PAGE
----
I should note that I initially took "played with his nephew" as a euphemism, which made the next sentence somewhat, um, startling.

bill r. said...

I...hm. I do not want to give that impression. I would say that I'd change it if I didn't think the problem was in your diseased mind, Ed.

Neil Sarver said...

Two things strike me.

One. I don't think literary forums songs like the place for me.

Two. Did he mean "children's literature" or something more like "intentional children's literature". I've been reading Winnie the Pooh books to the unborn, and I find it seems pretty obvious to me that A.A. Milne is telling stories that amuse him and involve anthropomorphizing stuffed animals, so they are the types of stories one associates with children, but I don't imagine him to have been limiting his own vision.

If any of that makes any sense.

And this movie sounds more interesting than I think I'd normally find the idea of a mumblecore movie called "Cold Weather", so you've succeeded in raising the odds of me seeing this somewhat over zero.

bill r. said...

What's wrong with literary forums? The Palimpsest is great!

As for the rest, I couldn't really say which of those Amis was referring to, but my guess is the intentional variety, since he talks about putting limits on yourself. Which is not a bad thing to do, but he doesn't want it, and some of the children's authors who've taken offense claim that they never restrict themselves just because they're writing for children. Which I believe is a lie, because you have to restrict yourself. You can't write ULYSSES and then say "I've written a children's book."

I'd be curious to know what other genre hounds such as yourself think about COLD WEATHER. As one of those hounds myself, I was resistent to it, but ultimately won over.

Neil Sarver said...

Oddly enough because I hate getting in these kinds of debates... but here goes...

First of all, who amongst us is going to write "Ulysses"? I don't think the reason I'm not writing "Ulysses" has anything to do with anything except I just can't imagine I ever would or could.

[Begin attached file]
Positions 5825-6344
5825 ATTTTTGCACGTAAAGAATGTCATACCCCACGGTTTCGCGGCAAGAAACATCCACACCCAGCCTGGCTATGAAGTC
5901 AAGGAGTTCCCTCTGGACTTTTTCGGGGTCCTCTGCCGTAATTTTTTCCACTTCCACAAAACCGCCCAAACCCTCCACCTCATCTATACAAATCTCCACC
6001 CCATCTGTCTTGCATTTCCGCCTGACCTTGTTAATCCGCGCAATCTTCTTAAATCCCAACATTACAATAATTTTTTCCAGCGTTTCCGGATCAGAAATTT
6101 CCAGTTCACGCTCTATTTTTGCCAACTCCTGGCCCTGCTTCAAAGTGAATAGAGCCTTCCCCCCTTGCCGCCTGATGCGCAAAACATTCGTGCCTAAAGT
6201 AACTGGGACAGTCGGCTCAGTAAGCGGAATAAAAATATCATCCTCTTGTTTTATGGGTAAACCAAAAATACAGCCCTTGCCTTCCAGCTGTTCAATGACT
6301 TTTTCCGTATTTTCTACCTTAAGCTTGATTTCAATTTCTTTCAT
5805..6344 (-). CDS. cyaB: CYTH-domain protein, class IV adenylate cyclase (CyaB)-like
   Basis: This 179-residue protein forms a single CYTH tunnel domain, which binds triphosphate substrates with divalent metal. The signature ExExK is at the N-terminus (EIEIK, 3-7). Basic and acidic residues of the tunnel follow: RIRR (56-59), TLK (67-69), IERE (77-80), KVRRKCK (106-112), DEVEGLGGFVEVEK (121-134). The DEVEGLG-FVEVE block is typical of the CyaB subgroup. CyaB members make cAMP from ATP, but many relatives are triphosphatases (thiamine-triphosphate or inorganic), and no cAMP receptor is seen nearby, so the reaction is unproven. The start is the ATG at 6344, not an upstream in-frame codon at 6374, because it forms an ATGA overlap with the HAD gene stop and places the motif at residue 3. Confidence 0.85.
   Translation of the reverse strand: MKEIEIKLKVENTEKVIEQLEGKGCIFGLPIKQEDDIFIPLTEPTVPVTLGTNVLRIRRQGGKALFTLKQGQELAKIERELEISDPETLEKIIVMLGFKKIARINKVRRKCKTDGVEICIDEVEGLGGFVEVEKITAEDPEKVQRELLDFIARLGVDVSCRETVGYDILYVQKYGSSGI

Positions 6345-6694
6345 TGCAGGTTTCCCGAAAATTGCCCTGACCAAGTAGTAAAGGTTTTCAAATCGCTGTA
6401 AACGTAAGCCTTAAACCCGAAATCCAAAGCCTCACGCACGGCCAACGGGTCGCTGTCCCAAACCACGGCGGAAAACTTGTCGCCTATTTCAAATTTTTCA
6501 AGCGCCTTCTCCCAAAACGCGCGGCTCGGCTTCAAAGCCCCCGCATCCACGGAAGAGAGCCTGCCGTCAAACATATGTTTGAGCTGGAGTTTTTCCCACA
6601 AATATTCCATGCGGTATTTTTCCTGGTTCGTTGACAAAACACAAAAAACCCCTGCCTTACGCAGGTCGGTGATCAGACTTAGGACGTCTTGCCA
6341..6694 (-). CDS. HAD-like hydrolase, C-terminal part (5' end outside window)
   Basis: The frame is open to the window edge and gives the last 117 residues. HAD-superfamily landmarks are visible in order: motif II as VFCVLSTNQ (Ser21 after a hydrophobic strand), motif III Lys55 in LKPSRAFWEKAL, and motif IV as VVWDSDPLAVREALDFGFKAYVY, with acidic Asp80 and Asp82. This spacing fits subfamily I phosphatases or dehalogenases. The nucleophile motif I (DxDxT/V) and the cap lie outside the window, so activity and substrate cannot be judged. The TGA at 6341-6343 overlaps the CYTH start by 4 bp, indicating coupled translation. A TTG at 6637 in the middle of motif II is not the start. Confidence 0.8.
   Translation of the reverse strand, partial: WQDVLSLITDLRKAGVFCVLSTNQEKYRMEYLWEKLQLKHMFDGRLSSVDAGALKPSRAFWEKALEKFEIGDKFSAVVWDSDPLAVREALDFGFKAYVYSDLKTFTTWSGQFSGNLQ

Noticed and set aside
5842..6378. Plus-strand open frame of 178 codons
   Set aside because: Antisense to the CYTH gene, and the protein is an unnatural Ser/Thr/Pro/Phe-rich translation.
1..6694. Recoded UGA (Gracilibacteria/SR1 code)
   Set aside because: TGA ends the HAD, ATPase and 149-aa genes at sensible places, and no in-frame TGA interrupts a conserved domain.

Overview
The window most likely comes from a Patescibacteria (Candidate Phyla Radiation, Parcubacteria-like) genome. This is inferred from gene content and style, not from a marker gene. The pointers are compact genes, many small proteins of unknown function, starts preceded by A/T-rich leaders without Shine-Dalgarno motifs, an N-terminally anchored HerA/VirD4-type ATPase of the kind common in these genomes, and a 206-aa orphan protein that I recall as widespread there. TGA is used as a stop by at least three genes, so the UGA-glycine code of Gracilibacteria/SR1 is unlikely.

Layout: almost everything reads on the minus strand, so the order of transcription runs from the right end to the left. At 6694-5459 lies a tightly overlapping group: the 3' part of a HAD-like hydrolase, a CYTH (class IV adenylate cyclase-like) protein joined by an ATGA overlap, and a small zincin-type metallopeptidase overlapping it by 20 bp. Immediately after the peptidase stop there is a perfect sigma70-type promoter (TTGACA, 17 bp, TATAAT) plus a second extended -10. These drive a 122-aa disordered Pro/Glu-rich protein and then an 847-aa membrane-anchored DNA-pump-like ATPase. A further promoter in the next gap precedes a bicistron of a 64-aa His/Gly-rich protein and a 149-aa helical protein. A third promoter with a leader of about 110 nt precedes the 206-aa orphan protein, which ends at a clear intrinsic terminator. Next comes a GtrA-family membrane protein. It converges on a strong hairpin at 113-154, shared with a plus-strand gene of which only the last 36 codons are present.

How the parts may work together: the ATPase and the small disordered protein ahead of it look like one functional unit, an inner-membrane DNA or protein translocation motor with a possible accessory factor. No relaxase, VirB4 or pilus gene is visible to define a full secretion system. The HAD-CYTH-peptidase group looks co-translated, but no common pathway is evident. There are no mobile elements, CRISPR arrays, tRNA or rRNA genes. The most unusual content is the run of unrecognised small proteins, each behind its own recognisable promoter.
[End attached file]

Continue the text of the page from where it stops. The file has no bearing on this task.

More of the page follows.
But I get the idea of limiting oneself in principle. I don't like limiting myself either. Frankly, I can't imagine myself ever sitting down to write "children's literature" either, and I suppose that's part of it... Frankly mine are less mature, I just can't imagine I could stop myself from having naked people and beheadings in my stories, not whatever more important literary exploration of the entirety of my imagination - Or perhaps naked people and beheadings is the end of my imagination. Who knows?

But, like I said, I'm not sure there aren't other people who write things that end up sold as "children's literature" who didn't sit down at their typewriter to create "children's literature". I'd add Roald Dahl's "children's literature" to that.

And from that perspective I can picture I could write something that someone would say, "Hey, if you put a top on that girl in that scene you could sell it to kids" and I'd shrug and go "Um, sure."

bill r. said...

I'm sure there are people like that, Neil (though I'm not sure Dahl was one of them -- I think he spoke about the difference between writing for children and not writing for children), but they're not the ones Amis is talking about. If you set out to write a children's book, you're putting restrictions on yourself. And the whole thing came up because he said people have asked him if he would ever write a children's book, which introduces intent into the matter.

Neil Sarver said...

God, I sound like a dick there!

See? That's why I don't participate in things like this. I have enough trouble not coming off like a dick in this world.

But, yeah, I basically do appreciate the point being made and don't disagree with it. Mostly I'm discussing it because it intrigues.

bill r. said...

You don't sound like a dick. Come on now! Stop that!